are being offered to college students, as well as consumers' 
experiences using those products and services. The deadline for 
submission of comments is March 18, 2013.
    The Bureau encourages comments from the public, including:
     Student and parent consumers;
     Institutions of higher education;
     Alumni associations;
     Providers of financial aid disbursement services;
     Financial institutions; and
     Other interested parties.
    The Bureau is interested in receiving comments that could bear on 
its analysis of the student financial product and services market. The 
Bureau is therefore interested in responses to the questions outlined 
below.
    Please note that the Bureau is not soliciting individual student 
account information in response to this notice and request for 
information, nor is the Bureau seeking personally identifiable 
information (PII) regarding student accounts from the parties or any 
third party. Responses should not contain account numbers, Social 
Security numbers or other personal information that could be used to 
reveal personally identifiable information. Below are some general 
areas for which information is being sought. Please feel free to 
respond to any or all of the questions below:
    (1) Products marketed through campus affinity relationships.
    Campus affinity products are generally financial products and 
services that carry an endorsement (either explicit or implicit) or 
mark of an institution of higher education. Examples of these products 
include those that that display the name or mark of the institution, 
are bundled with student identification cards, and cards on which 
students can receive disbursements of financial aid or other funds from 
the institution of higher education.
    In the past, relationships between financial institutions and 
institutions of higher education have drawn scrutiny and led to 
legislative action. For example, in 2007, former New York Attorney 
General Andrew Cuomo pursued action to address the steering of students 
to certain lenders of federal and private student loans in exchange for 
remuneration. For years, institutions of higher education provided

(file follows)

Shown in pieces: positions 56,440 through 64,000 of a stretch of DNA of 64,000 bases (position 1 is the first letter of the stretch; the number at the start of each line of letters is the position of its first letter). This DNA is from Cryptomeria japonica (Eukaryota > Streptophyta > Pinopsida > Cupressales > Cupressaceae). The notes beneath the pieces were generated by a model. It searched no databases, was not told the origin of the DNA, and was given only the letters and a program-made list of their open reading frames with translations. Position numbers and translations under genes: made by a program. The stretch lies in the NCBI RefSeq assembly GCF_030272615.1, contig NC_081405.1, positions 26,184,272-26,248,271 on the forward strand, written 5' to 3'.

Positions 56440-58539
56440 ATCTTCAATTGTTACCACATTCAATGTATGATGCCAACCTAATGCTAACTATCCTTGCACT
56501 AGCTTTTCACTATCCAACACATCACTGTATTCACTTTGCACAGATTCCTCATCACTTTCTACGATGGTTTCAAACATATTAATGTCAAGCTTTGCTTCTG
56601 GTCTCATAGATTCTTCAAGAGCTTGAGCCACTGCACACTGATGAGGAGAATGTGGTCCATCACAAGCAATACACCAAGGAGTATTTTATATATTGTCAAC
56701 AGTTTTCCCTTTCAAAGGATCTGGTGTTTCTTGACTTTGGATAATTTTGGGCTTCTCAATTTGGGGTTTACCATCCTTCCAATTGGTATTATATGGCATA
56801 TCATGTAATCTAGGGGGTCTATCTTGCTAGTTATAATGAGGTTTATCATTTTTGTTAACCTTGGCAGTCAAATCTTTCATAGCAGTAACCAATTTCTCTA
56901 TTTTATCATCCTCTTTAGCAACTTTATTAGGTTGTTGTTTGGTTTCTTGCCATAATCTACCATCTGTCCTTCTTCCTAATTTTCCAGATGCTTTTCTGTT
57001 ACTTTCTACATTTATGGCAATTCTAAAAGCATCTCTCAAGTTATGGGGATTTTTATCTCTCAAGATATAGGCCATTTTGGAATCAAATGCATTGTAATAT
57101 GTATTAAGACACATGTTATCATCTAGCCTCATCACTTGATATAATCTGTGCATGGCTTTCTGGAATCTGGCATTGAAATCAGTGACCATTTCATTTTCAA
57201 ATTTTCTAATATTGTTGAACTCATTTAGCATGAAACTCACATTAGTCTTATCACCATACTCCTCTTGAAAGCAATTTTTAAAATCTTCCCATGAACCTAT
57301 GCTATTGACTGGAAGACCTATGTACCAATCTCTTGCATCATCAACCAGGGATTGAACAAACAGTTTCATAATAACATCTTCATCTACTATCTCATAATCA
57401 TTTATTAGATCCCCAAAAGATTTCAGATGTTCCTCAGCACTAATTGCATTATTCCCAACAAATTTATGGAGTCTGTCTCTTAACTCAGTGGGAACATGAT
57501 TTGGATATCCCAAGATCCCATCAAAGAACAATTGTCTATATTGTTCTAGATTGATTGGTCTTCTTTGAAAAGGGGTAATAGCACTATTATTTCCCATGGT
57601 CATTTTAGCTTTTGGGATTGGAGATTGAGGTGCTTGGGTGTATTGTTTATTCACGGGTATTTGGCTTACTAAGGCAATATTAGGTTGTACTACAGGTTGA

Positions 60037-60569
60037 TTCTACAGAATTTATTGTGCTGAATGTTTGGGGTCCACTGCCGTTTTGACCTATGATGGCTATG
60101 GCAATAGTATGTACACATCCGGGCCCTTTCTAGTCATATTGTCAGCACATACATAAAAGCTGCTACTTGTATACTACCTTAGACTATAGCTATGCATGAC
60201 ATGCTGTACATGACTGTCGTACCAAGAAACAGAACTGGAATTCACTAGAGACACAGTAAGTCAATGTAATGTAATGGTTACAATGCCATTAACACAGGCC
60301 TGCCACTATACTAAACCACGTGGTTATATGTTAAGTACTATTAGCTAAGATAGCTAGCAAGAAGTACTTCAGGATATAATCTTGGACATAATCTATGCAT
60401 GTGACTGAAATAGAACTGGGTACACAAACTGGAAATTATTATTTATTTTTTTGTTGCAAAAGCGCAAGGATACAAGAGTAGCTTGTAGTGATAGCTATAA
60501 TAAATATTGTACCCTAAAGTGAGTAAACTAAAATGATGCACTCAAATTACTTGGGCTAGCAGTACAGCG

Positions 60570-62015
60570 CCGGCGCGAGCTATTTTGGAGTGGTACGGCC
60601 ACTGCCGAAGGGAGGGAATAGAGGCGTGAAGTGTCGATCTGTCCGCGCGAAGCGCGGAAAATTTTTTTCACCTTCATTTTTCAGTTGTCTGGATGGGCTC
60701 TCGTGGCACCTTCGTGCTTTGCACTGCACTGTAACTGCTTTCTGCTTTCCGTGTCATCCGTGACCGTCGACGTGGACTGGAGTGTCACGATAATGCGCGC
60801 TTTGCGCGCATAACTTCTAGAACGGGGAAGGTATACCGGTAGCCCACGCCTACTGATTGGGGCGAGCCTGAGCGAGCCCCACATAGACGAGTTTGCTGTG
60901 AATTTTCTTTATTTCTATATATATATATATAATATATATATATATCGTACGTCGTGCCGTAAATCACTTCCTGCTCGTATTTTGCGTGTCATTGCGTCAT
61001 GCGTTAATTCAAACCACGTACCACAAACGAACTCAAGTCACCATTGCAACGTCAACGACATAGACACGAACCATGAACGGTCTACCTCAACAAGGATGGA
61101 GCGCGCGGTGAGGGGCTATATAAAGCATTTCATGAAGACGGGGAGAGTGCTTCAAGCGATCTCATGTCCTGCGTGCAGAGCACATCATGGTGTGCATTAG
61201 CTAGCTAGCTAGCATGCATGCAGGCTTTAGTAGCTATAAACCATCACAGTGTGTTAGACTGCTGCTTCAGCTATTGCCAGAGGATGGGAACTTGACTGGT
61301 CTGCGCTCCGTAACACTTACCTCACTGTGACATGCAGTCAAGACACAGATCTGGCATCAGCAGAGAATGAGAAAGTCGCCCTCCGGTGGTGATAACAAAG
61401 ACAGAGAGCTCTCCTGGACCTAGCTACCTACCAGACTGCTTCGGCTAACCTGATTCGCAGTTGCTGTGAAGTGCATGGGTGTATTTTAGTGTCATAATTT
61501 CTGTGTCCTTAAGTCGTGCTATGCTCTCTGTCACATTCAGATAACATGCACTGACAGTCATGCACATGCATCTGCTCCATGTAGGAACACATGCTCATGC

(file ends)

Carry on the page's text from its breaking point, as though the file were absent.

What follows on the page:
access to financial institutions to market credit cards to students. 
Congress addressed school preferred lender arrangements and marketing 
of campus credit cards on college campuses in legislation enacted in 
2008 and 2009.
    However, institutions of higher education may be uniquely 
positioned to create a beneficial environment for students in the 
selection of financial products and services. The Bureau is interested 
in better understanding the types of campus affinity products being 
offered, how institutions of higher education are defining these 
relationships, and the experience of students using these products. The 
Bureau seeks information on how partnerships between institutions of 
higher education (including their affiliated entities) and financial 
institutions might be structured to promote positive financial 
decision-making among young consumers.
    (a) What types of campus affinity products are being offered to 
students (e.g., financial aid disbursement accounts, student banking, 
prepaid cards, and credit cards)?
    (b) What are the features of these campus affinity products (e.g., 
online bill pay, mobile check deposit)?
    (c) In what ways are campus-affiliated products marketed to 
students (e.g., included in campus admissions and/or financial aid 
offer letters, orientation materials, advertising at college sporting 
events)?
    (d) What information about students is provided by institutions of 
higher education to financial institutions (e.g., email address, date 
of birth, program of study)?
    (e) How are card or other products offered to students (e.g., 
mandatory, opt-out, opt-in)? Does the student have a choice to decline 
the product? If so, what steps are required to exercise that choice? 
Are there any consequences to the student for declining the product?
    (f) What percentage of students at a college or university use the 
affinity product (e.g., financial aid disbursement, student checking 
accounts)? What percentage of financial aid recipients use the affinity 
product?
    (g) To what extent are students able to choose a product other than 
the affinity banking product associated with the institution of higher 
education? What percentage of students do so?